The justice system after Ghomeshi | The Coast Halifax

The justice system after Ghomeshi

The CBC host's trial has prompted strong calls for change in the way sexual assault survivors are treated in court. How are governments responding?

The justice system after Ghomeshi
Matt Bustin

While the Jian Ghomeshi verdict has created much discussion both nationally and locally about the justice system’s treatment of sexual assault survivors, it appears politicians are taking baby steps in response.

This week, Ghomeshi appeared in a Toronto court to sign a peace bond and apologize to the former coworker he was charged with sexually assaulting.

The former radio host was acquitted back in March of assaulting three other women. But even before defense lawyer Marie Henein began attacking those victims’ credibility on the stand, concerned citizens were pleading with federal justice minister Jody Wilson-Raybould, as revealed in documents released under Access to Information.

While the authors’ names are redacted, their concerns are not. “Please table a bill that will blunt this weapon against justice for women, make it illegal to attack victims of abuse for calling out violent abusers so that they will at last genuinely face their victims and pay for the incredible damage they do,” said one writer.

Another evoked the ongoing Tim Bosma murder trial. “If [he] were still alive and was a witness at [the accused] Mallard’s trial, the defense would not call him a liar when he told this side of the story.”

As befitting a relatively new government, the response from the minister’s office was less than concrete. “I would like to assure you our government has committed to introducing legislation that will provide greater support to survivors of domestic violence and sexual assault,” Wilson-Raybould stated in a response to a letter. In an email to The Coast, a department spokesperson would only say “that work is ongoing.”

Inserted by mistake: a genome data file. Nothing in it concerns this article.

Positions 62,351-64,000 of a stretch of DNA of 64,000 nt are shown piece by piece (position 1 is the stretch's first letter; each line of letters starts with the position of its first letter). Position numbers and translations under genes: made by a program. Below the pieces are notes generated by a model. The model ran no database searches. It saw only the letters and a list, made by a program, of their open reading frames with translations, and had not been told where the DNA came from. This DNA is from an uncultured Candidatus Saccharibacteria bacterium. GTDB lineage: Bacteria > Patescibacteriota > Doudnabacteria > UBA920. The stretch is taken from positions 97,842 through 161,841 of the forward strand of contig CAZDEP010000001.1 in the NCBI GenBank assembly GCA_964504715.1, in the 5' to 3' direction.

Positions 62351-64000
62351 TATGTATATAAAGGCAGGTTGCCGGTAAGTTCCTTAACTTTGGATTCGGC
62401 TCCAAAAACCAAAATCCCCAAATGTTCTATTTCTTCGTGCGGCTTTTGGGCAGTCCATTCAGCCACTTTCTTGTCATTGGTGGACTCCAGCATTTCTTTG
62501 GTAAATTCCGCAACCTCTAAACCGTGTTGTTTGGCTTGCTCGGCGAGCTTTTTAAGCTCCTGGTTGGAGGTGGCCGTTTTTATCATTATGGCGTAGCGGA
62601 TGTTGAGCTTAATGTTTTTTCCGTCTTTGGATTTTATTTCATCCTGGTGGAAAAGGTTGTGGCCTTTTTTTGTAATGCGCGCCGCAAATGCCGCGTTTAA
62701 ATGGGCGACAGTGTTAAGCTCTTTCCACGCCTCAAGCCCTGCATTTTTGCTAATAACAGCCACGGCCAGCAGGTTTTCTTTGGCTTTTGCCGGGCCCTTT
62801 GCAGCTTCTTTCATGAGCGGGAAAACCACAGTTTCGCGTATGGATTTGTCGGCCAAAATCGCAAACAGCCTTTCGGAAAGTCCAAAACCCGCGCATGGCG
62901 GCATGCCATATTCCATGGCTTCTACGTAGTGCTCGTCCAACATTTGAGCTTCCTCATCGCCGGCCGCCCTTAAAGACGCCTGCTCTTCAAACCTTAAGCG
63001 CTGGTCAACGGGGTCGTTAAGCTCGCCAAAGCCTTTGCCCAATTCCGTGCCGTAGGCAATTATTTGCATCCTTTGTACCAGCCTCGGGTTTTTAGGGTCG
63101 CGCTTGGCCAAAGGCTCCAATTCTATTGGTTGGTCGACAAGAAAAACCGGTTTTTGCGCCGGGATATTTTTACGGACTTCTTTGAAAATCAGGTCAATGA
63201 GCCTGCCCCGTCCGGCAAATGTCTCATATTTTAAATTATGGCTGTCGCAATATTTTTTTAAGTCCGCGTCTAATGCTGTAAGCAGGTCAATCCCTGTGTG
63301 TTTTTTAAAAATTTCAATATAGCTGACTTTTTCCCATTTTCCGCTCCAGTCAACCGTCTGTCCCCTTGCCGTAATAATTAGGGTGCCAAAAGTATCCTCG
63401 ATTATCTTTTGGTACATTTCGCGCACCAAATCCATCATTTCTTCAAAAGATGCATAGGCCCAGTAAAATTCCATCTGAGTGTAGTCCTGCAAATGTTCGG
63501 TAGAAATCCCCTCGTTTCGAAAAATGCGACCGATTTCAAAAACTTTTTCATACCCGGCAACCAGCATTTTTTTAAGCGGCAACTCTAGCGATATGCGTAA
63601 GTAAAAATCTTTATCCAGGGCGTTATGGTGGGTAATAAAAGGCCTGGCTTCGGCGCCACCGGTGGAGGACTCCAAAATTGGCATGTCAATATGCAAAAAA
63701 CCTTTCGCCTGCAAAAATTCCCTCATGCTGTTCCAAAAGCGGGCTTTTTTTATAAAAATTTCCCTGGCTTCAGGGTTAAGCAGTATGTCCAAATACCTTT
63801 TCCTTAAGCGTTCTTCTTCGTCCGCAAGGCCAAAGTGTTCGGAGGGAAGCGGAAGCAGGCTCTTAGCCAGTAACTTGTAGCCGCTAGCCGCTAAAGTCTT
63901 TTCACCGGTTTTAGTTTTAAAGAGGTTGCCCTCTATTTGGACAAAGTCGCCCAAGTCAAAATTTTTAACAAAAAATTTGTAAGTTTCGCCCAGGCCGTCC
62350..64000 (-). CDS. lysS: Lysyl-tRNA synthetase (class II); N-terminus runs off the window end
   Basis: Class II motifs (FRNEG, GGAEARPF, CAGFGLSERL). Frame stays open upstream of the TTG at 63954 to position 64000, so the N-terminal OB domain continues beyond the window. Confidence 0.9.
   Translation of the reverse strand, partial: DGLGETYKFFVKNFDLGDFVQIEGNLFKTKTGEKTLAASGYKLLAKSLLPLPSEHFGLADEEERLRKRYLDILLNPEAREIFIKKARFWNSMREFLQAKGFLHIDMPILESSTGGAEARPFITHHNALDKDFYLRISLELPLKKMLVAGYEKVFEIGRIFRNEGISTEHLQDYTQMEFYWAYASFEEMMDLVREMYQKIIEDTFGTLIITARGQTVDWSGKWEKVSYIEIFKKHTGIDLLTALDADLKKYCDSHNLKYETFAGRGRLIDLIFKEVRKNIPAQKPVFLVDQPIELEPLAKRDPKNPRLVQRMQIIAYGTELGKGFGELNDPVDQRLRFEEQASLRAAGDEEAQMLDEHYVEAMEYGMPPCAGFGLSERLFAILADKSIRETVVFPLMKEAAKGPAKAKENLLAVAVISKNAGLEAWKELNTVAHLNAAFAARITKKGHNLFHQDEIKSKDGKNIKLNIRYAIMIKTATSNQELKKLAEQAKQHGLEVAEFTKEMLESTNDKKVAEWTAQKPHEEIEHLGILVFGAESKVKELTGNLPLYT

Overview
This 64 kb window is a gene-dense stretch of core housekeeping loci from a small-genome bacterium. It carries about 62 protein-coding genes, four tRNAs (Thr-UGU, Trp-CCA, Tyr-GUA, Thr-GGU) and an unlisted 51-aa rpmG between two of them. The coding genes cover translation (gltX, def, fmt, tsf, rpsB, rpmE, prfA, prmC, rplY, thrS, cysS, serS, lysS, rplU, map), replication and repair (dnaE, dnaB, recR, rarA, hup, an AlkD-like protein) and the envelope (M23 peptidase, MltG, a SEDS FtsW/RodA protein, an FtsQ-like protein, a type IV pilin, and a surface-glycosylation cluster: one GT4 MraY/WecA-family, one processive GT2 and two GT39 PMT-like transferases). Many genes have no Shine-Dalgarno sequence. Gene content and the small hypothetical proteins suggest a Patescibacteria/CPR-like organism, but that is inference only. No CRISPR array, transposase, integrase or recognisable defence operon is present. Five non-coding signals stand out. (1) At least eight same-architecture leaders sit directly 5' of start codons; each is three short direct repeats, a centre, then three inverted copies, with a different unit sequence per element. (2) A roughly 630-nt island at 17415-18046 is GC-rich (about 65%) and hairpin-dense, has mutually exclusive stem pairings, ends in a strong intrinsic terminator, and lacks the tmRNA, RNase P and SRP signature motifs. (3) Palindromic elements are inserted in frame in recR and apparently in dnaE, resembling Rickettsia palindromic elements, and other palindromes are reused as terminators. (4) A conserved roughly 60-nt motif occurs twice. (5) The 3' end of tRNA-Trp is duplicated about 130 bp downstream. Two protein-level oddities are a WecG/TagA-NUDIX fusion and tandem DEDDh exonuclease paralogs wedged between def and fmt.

It was also pointed out that the administration of justice is handled, not by the feds, but by the provinces. So, what is the Nova Scotia government doing?

Jamie Baillie, leader of the opposition Progressive Conservatives, recently tabled two private members’ bills looking to reform the justice system’s treatment of sexual assault survivors. The Dignity for Victims of Sexual Violence Act, currently at second reading, would give victims of sexual violence the right to be treated with dignity when giving evidence, and calls on government to pay for a lawyer for the victim if they want legal representation but are unable to pay.

“We saw that the survivors who testified were put on trial, while Jian Ghomeshi just had to sit and watch,” Baillie says. “We all want fair trials but re-victimization is not necessary to have a fair trial.”

Baillie says it would be up to the courts to define the ‘respect’ his bill calls for. He also admits he hasn’t received “a great sense of encouragement” that the bill will pass, but hopes all three parties can come together.

“The constitution clearly states that the administration of justice is a provincial responsibility. We have it in our hands as Nova Scotia politicians, to make it better. It doesn’t cost us a cent, and it’s the right thing to do.”

Nova Scotia’s Liberal party did not respond to requests for comment, but Diane Crocker, a criminology professor at St. Mary’s University, says Baillie’s bill is too narrow. A lawyer hired by the victim would not have legal standing during a trial, she says. “I assume the idea is that the lawyer would give a heads-up or prepare [the witness] before they testify, but that doesn’t necessarily require a lawyer,” says Crocker, adding that other support staff would have the capability to help victims.

The bill doesn’t seem to cover legal fees for civil procedures, either, says Crocker. Civil court is a big deterrent for many because of the legal fees involved. The bill also “only addresses those victims who make it to trial.”

Ultimately, Crocker believes it’s the culture inside the legal profession that needs to change. Defendants should receive the best possible defense, she says, without resorting to re-victimization. “Nobody is owed a racist or sexist defense.”